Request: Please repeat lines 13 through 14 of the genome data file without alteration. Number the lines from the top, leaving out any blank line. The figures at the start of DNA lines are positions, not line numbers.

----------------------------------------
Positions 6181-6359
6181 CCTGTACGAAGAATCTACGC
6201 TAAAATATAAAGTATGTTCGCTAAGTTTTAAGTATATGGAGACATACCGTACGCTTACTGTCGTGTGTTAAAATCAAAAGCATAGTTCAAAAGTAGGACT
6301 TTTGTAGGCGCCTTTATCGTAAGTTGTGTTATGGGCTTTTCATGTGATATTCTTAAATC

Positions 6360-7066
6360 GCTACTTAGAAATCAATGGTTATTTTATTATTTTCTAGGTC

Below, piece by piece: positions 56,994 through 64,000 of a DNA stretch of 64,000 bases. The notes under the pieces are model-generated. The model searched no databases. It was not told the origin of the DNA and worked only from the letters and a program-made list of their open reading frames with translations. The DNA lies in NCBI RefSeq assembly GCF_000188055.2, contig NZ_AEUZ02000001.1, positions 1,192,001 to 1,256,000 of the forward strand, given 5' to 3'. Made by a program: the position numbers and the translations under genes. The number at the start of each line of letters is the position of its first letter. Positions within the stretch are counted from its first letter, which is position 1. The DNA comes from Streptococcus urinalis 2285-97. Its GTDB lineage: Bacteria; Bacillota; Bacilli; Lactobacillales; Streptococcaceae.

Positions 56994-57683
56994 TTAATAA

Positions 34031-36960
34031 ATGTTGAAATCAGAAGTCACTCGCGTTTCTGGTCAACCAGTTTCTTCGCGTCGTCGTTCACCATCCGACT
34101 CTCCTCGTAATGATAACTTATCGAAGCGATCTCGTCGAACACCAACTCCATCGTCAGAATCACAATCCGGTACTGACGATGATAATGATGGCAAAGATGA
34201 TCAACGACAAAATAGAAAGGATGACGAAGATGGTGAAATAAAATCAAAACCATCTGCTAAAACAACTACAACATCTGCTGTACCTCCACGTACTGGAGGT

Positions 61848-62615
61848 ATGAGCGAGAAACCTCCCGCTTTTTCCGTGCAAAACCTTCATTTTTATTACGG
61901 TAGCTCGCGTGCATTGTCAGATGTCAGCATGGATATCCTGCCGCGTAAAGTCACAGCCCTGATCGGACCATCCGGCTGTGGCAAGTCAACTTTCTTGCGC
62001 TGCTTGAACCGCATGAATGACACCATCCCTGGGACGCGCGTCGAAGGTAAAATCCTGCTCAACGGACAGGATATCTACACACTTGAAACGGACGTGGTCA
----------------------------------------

34201 TCAACGACAAAATAGAAAGGATGACGAAGATGGTGAAATAAAATCAAAACCATCTGCTAAAACAACTACAACATCTGCTGTACCTCCACGTACTGGAGGT

Positions 61848-62615